Read more about Federato in the Carrier Management article, “How Federato Solves Underwriters’ Problems—and Lowers Reinsurance Costs.”

This allows the IT and business teams of a company to bypass much of the discovery and costly mistakes that others in their industry have already made and take advantage of data engineering work that has already been done hundreds of times already.

The last decade has seen a dramatic improvement in capability and reduction in cost of data engineering technology. With streaming pipelines, every data source is individually scalable. Entire workloads can be duplicated, extended and scaled up to meet the needs of a new organization or line of business, thanks to cloud compute and containerization (isolated, portable cloud application packaging).Combined with battle-hardened conventional data tooling to integrate legacy systems, data architectures leveraging the best of new and old tech can be spun up today in just a few clicks.

A data model doesn’t need to cover every workload on Day 1 to be effective. It provides a flexible and extensible starting point, so that the differentiated data systems that set an organization apart from its competition can be seamlessly integrated while allowing IT teams to pick and choose functionality to cover the rest of their needs.

Building on an established model saves time at the outset of any data modernization project. Those time savings are magnified later, when extending and building in new functionality. Structure in a data model accelerates time to value and helps quickly modernize the majority of a company’s data. But if that structure is overly rigid, it becomes difficult to build anything on top of it. Too much structure can stifle innovation downstream if it doesn’t allow for the easy integration of new data sources, processes and tools.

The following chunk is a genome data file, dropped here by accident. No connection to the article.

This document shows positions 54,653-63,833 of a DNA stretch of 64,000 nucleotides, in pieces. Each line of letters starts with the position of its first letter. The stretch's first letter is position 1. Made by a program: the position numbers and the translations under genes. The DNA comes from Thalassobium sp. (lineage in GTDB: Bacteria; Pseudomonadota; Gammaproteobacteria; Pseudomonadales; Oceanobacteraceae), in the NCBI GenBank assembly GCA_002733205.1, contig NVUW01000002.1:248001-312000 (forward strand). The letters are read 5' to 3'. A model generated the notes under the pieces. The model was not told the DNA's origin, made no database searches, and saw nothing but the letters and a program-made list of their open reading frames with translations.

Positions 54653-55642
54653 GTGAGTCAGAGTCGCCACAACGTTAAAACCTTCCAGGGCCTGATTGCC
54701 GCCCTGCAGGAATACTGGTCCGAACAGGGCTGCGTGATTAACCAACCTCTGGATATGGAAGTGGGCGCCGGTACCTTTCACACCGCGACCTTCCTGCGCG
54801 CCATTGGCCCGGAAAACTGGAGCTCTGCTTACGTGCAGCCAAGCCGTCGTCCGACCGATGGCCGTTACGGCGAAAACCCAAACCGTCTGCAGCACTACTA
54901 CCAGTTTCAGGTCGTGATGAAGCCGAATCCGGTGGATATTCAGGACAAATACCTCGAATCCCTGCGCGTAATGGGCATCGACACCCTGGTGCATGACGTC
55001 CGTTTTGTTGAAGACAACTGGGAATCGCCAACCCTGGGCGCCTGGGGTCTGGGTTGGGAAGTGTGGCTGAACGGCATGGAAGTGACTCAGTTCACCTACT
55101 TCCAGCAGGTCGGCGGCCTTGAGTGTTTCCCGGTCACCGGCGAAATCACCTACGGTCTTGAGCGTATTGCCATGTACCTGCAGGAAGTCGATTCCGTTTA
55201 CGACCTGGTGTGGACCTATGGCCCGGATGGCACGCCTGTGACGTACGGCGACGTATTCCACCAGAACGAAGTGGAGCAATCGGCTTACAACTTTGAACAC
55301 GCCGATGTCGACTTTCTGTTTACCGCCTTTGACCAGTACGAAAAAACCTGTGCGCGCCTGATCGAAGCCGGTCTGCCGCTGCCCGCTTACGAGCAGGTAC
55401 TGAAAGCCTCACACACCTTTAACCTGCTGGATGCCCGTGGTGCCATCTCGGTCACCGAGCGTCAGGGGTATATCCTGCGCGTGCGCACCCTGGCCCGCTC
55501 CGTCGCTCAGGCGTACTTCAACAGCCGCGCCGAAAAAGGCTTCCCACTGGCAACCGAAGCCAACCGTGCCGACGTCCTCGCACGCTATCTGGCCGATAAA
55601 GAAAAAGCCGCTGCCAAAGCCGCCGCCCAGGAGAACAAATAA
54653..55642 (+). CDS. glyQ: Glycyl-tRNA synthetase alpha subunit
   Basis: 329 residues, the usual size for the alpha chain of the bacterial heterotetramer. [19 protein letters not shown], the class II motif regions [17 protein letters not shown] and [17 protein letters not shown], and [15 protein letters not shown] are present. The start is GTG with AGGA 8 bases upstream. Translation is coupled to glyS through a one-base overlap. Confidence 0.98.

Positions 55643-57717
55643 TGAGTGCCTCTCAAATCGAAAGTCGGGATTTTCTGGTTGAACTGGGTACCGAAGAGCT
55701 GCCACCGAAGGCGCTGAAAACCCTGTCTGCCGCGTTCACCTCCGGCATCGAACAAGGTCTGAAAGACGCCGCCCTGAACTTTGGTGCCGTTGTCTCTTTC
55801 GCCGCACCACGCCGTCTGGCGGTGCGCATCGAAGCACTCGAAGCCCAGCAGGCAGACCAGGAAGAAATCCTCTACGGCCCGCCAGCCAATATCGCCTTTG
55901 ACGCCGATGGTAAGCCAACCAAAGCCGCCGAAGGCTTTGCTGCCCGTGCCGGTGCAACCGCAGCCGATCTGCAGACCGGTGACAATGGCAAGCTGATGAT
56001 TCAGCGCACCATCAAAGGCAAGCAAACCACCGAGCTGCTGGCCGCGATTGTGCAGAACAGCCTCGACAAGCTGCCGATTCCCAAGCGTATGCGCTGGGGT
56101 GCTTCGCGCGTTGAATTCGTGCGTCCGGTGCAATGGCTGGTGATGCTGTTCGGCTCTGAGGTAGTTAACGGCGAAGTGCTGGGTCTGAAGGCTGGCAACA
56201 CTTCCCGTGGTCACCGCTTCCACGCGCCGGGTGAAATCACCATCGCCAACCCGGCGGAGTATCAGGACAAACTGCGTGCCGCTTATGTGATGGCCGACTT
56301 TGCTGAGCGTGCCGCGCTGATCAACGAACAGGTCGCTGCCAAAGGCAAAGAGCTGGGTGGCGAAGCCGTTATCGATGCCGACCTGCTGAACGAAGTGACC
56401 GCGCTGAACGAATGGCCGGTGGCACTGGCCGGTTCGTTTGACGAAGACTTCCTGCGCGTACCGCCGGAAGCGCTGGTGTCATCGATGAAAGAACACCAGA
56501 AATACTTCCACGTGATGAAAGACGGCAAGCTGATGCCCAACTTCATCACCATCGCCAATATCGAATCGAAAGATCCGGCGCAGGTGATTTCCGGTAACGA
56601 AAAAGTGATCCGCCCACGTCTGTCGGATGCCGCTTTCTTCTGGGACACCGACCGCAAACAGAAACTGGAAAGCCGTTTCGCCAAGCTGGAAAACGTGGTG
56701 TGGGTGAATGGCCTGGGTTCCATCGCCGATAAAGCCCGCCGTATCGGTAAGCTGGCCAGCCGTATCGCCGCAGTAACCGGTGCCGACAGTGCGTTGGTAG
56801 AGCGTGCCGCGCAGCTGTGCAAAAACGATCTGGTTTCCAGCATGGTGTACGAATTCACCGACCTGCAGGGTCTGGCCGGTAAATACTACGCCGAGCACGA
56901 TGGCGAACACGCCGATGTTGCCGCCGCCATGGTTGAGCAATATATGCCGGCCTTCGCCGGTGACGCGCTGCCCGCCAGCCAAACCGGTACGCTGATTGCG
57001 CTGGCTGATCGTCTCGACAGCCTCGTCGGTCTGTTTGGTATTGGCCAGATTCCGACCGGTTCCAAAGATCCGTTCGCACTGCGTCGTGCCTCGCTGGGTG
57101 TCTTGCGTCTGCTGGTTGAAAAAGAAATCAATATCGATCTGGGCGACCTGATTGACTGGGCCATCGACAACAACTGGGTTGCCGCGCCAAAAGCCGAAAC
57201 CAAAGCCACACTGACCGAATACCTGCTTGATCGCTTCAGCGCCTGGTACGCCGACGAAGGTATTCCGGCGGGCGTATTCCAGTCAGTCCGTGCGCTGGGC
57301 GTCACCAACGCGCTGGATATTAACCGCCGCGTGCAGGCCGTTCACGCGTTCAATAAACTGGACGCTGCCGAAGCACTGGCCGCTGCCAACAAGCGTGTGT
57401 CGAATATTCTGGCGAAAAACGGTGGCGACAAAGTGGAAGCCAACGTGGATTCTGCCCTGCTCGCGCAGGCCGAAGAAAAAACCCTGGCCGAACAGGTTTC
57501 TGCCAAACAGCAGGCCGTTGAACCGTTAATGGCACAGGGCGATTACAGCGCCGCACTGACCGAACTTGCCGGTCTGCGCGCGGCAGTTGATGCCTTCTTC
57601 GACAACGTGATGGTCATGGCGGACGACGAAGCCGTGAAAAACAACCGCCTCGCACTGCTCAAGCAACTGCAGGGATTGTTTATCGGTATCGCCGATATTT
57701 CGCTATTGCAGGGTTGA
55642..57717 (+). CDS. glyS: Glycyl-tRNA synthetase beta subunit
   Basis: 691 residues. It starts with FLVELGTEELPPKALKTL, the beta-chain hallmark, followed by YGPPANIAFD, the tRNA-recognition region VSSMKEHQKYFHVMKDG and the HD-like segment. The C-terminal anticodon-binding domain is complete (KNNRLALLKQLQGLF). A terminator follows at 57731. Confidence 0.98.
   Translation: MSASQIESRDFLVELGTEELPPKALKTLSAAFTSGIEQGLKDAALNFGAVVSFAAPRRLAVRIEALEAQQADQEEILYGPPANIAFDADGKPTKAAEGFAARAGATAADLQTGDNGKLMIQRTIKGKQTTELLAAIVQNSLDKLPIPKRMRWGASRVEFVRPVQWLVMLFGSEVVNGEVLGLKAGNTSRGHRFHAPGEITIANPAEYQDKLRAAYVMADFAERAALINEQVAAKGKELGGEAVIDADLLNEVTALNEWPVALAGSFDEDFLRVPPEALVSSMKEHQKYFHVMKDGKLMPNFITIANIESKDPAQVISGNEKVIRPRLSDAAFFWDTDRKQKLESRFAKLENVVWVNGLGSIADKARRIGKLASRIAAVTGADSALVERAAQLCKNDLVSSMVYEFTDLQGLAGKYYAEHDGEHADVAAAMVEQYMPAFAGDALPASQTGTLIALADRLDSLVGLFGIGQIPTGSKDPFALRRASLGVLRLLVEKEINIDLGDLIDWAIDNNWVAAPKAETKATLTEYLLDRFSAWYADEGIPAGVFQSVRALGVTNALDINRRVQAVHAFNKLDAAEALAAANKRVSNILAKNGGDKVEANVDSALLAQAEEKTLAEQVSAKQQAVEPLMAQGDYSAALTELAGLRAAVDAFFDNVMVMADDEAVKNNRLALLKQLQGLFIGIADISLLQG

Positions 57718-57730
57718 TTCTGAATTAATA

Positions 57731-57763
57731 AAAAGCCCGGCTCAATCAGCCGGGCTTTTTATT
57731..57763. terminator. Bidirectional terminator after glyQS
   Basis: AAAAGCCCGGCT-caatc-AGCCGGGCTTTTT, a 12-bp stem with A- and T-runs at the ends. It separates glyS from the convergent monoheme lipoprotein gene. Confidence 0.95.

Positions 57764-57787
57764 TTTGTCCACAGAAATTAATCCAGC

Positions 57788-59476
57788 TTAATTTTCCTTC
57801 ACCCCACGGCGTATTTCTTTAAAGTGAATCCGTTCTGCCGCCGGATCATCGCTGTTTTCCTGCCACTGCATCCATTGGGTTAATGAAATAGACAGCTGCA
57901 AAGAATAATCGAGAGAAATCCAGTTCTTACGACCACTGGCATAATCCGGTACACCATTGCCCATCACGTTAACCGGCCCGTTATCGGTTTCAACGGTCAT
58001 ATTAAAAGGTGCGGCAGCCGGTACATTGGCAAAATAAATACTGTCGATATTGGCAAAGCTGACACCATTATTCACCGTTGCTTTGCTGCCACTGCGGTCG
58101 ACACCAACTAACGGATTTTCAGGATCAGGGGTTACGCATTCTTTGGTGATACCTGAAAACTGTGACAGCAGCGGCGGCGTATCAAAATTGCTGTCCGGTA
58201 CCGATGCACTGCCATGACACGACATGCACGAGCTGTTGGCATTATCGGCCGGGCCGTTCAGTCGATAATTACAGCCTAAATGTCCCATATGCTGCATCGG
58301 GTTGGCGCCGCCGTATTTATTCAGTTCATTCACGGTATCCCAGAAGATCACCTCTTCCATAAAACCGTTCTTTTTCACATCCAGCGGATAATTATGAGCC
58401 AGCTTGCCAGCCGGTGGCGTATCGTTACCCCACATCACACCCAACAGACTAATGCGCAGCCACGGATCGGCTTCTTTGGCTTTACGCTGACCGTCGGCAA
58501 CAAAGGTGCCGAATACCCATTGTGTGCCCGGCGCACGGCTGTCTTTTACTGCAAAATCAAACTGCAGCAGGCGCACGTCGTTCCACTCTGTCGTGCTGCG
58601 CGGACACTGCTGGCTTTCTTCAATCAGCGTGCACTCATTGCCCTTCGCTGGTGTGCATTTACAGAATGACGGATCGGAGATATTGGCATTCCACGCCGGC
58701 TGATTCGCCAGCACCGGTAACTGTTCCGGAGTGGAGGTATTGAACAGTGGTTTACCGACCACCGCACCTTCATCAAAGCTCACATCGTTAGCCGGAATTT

For example, as the data practice of an organization becomes more sophisticated over time, the way that company calculates critical metrics may incorporate new data sources. When first built, a proprietary score might only calculate fields that exist at the account level, and so the score itself would be integrated into the data architecture at the account level. But the new data sources incorporated to make that score more insightful might exist in different locations in the schema, which can change the best place in the architecture to integrate the score itself.

In a highly structured, custom-built architecture, simply moving the calculated field will be a months-long process. You have to bring back the external implementation partner and refactor a large portion of the build, meaning this minor change will need to be bundled into a much larger group of changes in order to be economically viable.

When building on an easily extensible model from a software provider, it can be as simple as configuring a new calculated field without even requiring new code.

This example is characteristic of the fundamental flaw in waterfall-style custom data architectures. The 10 percent of unique data that differentiates an insurance company will inevitably change because that company will inevitably change its decision-making processes to stay competitive. A from-scratch build handed off by an external implementation team can take years to deliver and is built to support the business as it existed when the project began. And once handed off, a fully custom architecture is difficult to change and rarely supports dynamic changes that can keep up with the pace of innovation.

A balanced, opinionated data model developed specifically for insurance by a technical partner who understands the industry and its data patterns is effectively a shortcut to modernity. An underwriting organization can quickly and easily bring its data into a modern baseline in weeks on a structured template for the undifferentiated data that will not change. Then it can get to work building the specialized data processes that make the organization unique.

The model provides a foundation upon which that company can continue to quickly and easily innovate at the speed of its own business.